Posted on February 12, 2012, in Tales2Inspire, TALES2INSPIRE WRTERS CONTEST, The Power of Your Words, Words to Inspire and tagged , , , , . Bookmark the permalink. 10 Comments.

  1. Thanks for your story. It takes a situation such as this for some people to show that kindness that did give to each one of us. I saw it when my 21-year-old daughter was diagnosed with a tumor in her lungs. While she underwent a 7 hour surgery, 32 friends gathered in the waiting room to pray and hold her up to Him. Then I saw the kindness again when my 18-year-old son was expelled from school just 1 month before graduation. the outpouring of love from my fellow teacher friends and from his friends showed that people are capable of that care for others. That “live gently among your neighbors” is a great adage to remember.
    I admire you for changing your whole way of eating, too, for the betterment of your entire family. Great story.

    • How thoughtful of you to leave such a meaningful comment. Just wanted to clarify one thing: This “tale” was written by Cara Achtenberg as an entry to my TALES2INSPIRE contest, so she is the one who deserves the credit for changing her attitude along with her family’s eating patterns and food consumption.

  2. Someone close to me, Cara, has the milder form of alopecia. This autoimmune disease is devastating and the story of your son is both heartbreaking and inspiring. No one can fully understand what it must be like for your son to live with this inexplicable illness. Reading your piece brought home the power of love, and in particular, your love. You help repair the world with your words here. And I honor you.

    • Mary -thank you for your comment and thank you for reading. I was just watching my son yesterday and thinking about how his journey has affected so many lives in such a short time. Thank you for taking the time to comment. it meant a lot. blessings, Cara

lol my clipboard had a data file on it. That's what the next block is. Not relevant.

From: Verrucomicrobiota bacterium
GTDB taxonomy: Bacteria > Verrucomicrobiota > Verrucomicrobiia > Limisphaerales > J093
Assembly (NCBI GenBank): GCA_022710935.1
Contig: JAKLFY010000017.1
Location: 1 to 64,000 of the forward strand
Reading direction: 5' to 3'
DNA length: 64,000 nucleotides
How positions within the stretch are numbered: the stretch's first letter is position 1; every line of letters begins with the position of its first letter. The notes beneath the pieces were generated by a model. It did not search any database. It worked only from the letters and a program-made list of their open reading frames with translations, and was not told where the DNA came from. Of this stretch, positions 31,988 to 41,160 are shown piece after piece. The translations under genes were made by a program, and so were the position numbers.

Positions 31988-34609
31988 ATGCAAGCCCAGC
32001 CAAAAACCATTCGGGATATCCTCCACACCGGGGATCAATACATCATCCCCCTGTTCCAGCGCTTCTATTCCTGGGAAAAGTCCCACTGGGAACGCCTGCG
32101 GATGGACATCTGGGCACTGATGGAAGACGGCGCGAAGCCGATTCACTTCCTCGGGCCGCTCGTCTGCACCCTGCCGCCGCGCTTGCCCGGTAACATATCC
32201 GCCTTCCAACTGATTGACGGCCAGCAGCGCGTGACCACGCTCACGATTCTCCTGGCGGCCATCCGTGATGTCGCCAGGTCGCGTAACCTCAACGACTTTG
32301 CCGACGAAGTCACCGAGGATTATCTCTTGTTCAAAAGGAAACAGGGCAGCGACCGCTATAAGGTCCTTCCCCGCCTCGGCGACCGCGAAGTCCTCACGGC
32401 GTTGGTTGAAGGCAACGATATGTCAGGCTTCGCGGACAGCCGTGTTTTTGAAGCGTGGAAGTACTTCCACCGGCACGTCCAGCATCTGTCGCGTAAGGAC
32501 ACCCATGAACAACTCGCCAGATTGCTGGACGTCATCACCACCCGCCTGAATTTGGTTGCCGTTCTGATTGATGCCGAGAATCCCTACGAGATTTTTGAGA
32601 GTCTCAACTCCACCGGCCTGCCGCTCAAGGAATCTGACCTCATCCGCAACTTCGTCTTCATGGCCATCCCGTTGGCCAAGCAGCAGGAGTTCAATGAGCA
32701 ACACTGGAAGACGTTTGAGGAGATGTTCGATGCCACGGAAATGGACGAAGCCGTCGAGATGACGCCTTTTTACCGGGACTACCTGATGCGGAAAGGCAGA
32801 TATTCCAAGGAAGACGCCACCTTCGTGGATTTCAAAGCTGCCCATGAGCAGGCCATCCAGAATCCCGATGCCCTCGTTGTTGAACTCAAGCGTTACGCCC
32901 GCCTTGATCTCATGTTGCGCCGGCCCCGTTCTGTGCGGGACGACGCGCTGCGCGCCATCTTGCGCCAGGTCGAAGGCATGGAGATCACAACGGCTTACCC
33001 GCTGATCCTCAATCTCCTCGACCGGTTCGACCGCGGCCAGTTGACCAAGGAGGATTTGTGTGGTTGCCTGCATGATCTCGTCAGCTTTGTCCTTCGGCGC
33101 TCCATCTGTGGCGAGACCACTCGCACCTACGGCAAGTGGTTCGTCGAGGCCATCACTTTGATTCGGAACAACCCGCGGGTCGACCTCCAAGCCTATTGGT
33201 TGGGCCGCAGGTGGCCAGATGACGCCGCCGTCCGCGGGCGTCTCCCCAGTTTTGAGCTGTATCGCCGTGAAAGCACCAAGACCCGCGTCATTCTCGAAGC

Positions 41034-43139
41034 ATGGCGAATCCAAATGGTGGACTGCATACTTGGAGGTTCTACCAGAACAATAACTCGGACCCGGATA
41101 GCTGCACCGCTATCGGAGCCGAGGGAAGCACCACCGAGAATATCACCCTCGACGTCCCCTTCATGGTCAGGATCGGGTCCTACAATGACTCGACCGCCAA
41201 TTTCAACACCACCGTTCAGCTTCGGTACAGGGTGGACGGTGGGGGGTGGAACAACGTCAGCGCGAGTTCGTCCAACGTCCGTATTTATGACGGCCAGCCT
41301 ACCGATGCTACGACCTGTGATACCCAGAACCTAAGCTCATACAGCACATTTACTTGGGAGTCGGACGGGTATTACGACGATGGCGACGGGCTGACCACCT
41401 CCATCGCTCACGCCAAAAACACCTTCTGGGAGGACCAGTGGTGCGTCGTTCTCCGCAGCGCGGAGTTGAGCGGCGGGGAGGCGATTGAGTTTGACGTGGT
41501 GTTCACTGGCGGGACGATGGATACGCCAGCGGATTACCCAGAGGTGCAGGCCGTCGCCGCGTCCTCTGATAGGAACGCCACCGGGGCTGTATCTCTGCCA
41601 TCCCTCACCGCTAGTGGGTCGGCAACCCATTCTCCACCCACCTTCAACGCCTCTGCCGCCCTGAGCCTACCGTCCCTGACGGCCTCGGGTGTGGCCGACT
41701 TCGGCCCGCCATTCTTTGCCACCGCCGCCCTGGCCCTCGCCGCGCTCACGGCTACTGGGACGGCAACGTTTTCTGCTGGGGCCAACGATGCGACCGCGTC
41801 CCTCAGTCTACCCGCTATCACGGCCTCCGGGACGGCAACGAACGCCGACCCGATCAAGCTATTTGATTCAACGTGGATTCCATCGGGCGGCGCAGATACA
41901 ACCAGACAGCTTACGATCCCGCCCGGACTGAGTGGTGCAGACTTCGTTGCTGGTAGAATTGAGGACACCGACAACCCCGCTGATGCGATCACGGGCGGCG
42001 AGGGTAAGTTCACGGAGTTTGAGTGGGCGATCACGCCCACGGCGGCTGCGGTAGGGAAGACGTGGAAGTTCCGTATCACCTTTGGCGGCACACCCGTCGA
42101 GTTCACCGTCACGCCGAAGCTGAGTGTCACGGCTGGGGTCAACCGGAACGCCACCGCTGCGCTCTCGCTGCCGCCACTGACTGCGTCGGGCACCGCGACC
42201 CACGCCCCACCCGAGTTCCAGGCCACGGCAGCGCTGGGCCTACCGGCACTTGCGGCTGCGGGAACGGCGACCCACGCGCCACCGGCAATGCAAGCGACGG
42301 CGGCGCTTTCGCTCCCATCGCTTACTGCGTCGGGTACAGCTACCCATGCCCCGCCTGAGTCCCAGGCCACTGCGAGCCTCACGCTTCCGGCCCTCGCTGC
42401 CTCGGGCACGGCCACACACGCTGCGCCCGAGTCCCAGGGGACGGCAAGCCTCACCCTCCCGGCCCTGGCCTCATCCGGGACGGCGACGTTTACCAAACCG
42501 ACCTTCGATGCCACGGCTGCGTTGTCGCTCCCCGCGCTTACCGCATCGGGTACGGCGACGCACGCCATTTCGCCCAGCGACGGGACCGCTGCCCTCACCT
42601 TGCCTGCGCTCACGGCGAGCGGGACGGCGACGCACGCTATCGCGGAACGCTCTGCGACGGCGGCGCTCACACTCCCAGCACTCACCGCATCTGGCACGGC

3. Melissa Kirtley Eason

    What a wonderful story! What I am inspired by most is your manner and grace when faced with this situation, and the young man that Ian is becoming who is confident enough to say that he wouldn’t want hair anyway (good for him!). You are correct, we all have a story, no one gets off scott free — how wonderful a world we would live in, if we all remembered that and respected each other accordingly. =)

    • Hi Melissa,

      I am getting a thrill out of each positive comment that comes back to these authors. You see, I am the creator of this Tales2Inspire “Authors helping Authors” project and feel a bit like mother hen here, basking in the sunlight as these authors receive the recognition they dearly deserve. Thank you for taking the time to comment.

      Warm regards,
      Lois W. Stern
      Read more great stories at:
      http://www.facebook.com/myfabulousbeautyblog

  4. Alopecia is described as a condition in which the immune system eradicates the hair follicles. Alopecia can lead to hair loss on the scalp and elsewhere on the body. In most cases, the hair is lost in small, quarter-sized amounts and usually does not exceed the amount of a few patches. In more extreme cases, Alopecia can progress to cause complete hair loss of the scalp and other areas of the body. White blood cells in the immune system rapidly attack cells in hair follicles that make the hair grow. These affected cells become small and slow down hair production.:

    Please do look into our very own webpage
    <http://www.healthmedicinelab.com/blood-in-urine-male/

    • Thanks for your comment. The author has made quite a study of Alopecia, as any intelligent mother whose own child was afflicted would normally do. It appears that you also have done so. Did you hve any visceral or emotional reaction to her story? If so, I’m sure she would enjoy hearing your reactions to this tory.

      Best,
      Lois W. Stern
      Creator of the Tales2Inspire Author Helping Author project/contest